"It is a newspaper."
Translation:Es ist eine Zeitung.
"Sie ist eine Zeitung" means "She is a newspaper". Er - He, Sie - she, Es - it. The neutral gender of Zeitung appeares in "eine". (I'm not a native speaker, please somebody verify this comment)
In such a case "It is a newspaper" translates to "Es ist eine Zeitung", because the newspaper was not directly referenced before hand. But say you had referenced the newspaper already, and wanted to continue talking about it but didn't want to continue say "the newspaper". For example you said "I am reading a newspaper. It is boring." This can translate to "Ich lese eine Zeitung. Sie ist langweilig." You can use "sie" instead of "es" because "the newspaper" is feminine, "die Zeitung." Because everyone already knows what you are referencing "sie" can become the feminine form of "it".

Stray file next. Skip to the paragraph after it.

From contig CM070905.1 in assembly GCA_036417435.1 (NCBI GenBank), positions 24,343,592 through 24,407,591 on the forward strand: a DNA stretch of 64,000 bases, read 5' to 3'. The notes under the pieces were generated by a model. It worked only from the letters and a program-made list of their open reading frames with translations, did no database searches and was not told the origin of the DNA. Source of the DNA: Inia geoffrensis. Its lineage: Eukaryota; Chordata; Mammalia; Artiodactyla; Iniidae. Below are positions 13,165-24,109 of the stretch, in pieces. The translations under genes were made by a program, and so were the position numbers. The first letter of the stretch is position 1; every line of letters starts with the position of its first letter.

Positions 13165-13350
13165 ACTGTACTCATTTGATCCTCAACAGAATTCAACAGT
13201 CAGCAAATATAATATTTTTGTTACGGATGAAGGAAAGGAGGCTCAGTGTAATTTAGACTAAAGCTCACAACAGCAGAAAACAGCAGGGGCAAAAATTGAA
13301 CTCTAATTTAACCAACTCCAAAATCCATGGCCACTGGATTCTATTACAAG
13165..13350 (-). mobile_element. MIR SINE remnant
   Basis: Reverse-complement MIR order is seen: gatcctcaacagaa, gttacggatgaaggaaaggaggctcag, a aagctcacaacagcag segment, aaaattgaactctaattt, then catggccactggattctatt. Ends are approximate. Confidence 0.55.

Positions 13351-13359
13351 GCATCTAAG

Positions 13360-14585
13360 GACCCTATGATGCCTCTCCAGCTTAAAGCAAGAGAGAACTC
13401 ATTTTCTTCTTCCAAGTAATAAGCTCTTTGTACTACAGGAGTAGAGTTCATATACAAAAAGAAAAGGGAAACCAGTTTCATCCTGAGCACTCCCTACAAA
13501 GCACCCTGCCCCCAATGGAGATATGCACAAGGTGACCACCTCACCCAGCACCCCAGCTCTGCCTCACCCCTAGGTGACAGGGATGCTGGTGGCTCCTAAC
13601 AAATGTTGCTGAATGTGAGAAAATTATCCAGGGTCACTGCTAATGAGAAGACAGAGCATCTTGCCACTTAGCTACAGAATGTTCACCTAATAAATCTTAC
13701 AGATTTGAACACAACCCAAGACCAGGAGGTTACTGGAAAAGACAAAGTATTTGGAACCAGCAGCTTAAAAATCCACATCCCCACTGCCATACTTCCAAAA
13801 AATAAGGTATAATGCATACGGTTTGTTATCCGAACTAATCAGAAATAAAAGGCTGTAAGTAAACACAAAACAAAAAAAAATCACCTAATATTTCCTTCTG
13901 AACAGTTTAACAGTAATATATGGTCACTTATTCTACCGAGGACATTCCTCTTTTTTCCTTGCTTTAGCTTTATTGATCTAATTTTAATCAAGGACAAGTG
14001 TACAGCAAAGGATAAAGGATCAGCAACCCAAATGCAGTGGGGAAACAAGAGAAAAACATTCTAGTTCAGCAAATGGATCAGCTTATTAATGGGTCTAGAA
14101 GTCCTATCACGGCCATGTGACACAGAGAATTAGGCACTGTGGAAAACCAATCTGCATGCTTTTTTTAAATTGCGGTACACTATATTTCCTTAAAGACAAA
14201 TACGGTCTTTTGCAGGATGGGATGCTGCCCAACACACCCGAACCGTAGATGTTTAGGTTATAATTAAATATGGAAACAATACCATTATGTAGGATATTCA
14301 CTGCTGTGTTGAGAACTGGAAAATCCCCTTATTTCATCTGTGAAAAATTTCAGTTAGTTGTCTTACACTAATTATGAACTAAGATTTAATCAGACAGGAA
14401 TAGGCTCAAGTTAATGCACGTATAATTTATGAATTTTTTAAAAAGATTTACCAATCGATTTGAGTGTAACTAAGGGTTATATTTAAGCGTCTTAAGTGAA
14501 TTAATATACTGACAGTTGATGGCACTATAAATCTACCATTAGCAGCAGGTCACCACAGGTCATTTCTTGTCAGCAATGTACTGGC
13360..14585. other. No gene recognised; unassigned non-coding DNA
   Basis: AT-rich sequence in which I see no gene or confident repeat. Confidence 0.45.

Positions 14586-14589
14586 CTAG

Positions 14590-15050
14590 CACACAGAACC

It's depending on the context. In some cases, 'das' would be more appropriate in german, where I would use 'it' in english. Two examples:
Pointing at something on the table - Q: Was ist das? A: Das ist eine Zeitung. Opening an envelope - Q: Was ist es? A: Es ist eine Zeitung
I would translate both to 'It's a newspaper'.
In the end this was asking for the translation of "It is a newspaper" not "That is a newspaper". No matter if you take both the same. In reality "es" translates to "it", and "das" translates to "that" (unless it is part of a noun such as "das Mädchen" in which case it is "the" for "the girl".)
I've found this, too, maybe it helps you or just anyone else with the same questions: http://www.nthuleen.com/teach/grammar/nomakkdatexpl.html